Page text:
I met Daniel Pettitt, a local folk musician in February 2010 when I was planning the Middlesbrough Literary Festival, he introduced me to the Saltburn Folk Club where I met Andy Broderick and many other local musicians. I started reading poerty there and Andy bropderick asked if I could sing. I said I could but hadn’t sang in public since school. I gave it a go, people enjoyed it and I fell in love with musical performance again. It was just like going full circle back to doing what I always wanted to do.

Are you a happy person?

Very happy. VERY happy now, yes. I’ve got such fantastic friends and a great life. I’m very lucky; I enjoy what I do for a living and what I do at a semi professional level. I’ve cut my hours down so one day a week I can concentrate on my writing, my music and things like that.

Following the successful launch of ‘Time and Tide’ and your new website, what are your future plans?

So far I’ve got some new songs that I’ve been writing. There’s about five that I’d like to do for the next project, so I’m on the ball with that. There’s going to be a bit of a change because I want to do more of my own thing. I’m working on some traditional songs. There’s a version of Scarborough Fair which will be interesting and I found a lovely traditional song called ‘The Blacksmith’; it’s beautiful. There’s a link with that to Nordic mythology which I found and I like the story element of that. There’s a song called ‘Frozen Charlotte’ which is based on a poem; the poem was based on a newspaper article.

It was in 1840 and a young girl had gone to the ball but she’d refused to wear a coat because she didn’t want to spoil her dress and one the way to the ball she froze to death because it was one of the coldest winters that year. So I’ve written a song about that. It’s kind of interesting now that I’m a little bit older; I see young girls and I think, ‘Where’s your coat!?’ and it made me laugh that this happened in the 19th century and it still happens now. Nobody ever learns!

I’ve written a song which is very much on a traditional folk style about a young girl who…what I find with folk music is it always seems to be young girls who are portrayed as quite stupid and are lured by gentlemen who take them off and they end up dying. So I thought it would be interesting if we had a girl lure a young, naïve boy off to his death instead. So that’s one of the songs – I tried to shake the idea up a little bit.

That would be shocking, 200 years ago. Which is why their songs were all the other way around.

That’s true, yes. This one is quite a ghostly one. So all of the new songs are going to be about people and done in a traditional style. There’s one about my Great Grandmother, called Mary Ellen, who was from Ireland. She came over here to work and she married a German who was never naturalised and he was interned in the First World War and went to the Isle of Man to the internment camp and never came back. She remarried – to a Lithuanian! It represents Middlesbrough at the time for me. Everyone came here for the industry and the work and the iron ore mines and the steel works and everything. She had a shop that apparently sold everything from tin baths to eggs and ham and all that type of thing. She could sell anything to anybody! She was a prevalent figure in South Bank at the time. She used to play all these Irish folk tunes on the melodion, so I’ve written this song about her and the people who lived at that time and tried to bond through music. I’m working on a song about the Eston iron ore mines as well.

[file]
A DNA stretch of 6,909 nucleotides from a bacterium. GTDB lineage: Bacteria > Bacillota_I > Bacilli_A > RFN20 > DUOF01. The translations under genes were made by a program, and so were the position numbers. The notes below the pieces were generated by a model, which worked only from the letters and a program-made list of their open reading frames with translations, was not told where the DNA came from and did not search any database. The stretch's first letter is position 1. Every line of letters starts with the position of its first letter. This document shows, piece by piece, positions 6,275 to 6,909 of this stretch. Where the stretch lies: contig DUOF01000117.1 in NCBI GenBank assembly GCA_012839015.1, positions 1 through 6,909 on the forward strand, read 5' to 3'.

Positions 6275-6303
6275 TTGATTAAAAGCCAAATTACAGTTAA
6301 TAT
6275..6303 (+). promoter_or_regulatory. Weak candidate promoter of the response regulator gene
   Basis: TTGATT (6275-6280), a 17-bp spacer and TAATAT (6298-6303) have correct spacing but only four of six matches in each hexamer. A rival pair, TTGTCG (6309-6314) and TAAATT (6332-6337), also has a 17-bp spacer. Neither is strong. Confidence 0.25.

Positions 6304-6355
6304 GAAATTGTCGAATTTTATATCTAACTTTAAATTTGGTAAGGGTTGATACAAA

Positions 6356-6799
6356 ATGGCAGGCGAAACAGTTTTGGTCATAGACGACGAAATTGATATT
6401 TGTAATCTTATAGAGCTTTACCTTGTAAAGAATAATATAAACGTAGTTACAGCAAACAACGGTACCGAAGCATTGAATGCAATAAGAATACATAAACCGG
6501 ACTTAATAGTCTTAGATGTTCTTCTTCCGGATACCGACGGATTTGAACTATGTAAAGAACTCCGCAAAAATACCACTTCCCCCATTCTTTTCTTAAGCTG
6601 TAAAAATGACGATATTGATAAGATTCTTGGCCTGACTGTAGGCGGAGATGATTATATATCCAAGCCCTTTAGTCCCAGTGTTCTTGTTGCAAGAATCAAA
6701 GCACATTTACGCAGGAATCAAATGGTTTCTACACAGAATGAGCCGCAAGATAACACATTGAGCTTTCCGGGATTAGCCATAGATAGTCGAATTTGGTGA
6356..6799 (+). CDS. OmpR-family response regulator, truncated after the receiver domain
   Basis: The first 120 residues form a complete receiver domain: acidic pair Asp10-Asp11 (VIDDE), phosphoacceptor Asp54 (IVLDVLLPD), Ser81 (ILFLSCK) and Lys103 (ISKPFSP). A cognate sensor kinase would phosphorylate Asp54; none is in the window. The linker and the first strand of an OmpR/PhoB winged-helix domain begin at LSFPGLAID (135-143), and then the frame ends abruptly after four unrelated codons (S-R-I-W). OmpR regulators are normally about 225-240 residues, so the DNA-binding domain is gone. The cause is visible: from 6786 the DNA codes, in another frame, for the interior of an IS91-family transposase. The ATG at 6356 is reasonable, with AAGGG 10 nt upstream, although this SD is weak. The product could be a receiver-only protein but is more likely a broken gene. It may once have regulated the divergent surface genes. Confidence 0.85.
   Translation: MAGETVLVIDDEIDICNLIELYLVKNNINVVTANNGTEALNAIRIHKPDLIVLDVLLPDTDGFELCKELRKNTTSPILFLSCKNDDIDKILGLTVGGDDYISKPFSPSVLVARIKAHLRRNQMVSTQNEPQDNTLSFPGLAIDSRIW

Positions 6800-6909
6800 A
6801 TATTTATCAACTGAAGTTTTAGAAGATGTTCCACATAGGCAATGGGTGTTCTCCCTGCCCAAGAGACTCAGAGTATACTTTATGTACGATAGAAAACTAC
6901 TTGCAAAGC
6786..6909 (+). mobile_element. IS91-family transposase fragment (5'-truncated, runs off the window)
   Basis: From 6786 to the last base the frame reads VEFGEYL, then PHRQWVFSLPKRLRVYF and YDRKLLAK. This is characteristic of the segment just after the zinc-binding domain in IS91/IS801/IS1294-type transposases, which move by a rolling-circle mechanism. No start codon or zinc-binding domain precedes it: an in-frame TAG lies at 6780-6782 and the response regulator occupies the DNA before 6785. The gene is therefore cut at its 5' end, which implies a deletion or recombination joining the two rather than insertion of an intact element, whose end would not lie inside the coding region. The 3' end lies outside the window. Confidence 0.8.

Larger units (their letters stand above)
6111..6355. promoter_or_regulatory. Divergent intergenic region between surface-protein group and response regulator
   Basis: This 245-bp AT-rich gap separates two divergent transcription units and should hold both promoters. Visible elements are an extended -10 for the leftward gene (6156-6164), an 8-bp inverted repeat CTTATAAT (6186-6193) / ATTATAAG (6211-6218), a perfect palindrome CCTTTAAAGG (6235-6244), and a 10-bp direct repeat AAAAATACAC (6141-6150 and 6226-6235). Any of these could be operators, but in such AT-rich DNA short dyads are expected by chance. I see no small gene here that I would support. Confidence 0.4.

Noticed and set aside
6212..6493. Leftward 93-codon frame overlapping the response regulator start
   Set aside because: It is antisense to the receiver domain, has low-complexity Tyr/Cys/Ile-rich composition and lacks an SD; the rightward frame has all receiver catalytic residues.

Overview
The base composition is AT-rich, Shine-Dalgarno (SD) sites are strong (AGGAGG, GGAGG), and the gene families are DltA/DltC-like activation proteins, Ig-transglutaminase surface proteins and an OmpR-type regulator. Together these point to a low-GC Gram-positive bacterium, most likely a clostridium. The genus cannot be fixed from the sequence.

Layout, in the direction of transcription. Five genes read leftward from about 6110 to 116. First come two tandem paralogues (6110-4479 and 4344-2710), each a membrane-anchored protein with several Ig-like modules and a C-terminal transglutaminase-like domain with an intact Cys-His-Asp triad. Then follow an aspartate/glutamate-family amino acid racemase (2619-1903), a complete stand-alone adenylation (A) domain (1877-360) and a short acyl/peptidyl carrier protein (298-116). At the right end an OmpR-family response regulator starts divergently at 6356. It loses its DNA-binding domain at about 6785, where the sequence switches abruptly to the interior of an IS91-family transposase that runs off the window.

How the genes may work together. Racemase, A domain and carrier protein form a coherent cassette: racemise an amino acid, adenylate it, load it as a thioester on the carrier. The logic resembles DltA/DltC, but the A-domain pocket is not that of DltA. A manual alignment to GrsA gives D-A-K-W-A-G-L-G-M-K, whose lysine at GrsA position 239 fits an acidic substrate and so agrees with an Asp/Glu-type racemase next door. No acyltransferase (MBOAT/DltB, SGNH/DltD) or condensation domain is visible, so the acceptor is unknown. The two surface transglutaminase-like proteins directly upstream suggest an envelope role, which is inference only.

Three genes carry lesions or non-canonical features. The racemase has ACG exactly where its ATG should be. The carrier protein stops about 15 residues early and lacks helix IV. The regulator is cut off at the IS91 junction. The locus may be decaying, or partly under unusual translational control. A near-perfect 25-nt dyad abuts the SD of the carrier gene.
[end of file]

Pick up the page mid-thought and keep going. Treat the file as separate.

You’re extremely productive, aren’t you? All of this material pores out of you.

It’s like it’s all been stuck and is now finally coming out, just like a cork has been released from a bottle. I’ve got work as well course, but luckily my job is quite creative.

It helps doing a job you love, of course.

Yes. And I get to meet interesting people. It’s a lovely job.

What about the projected release date for your next CD?

I want to take more time with this one, so I would say about the middle of the year – June or July. Oh – not June, because that’s when we have the Literary Festival…

Well, you could time it to coincide with the festival, so you could launch your CD there. You will be on all of the brochures! 

Image © Sara Dennis

Time and Tide is a kind of statement of where I am now and I think all of the songs on it reflect something I’ve just come out of and been through.

...and what a statement it was; full of promise and hope, with one eye on the future and the other glancing backwards to the disappearing past. How has Sara's music and career developed since the interview was recorded? We'll found out soon, as a full update is currently in the planning stages...

Meanwhile, keep an eye on our special event page for news of a very special live appearance!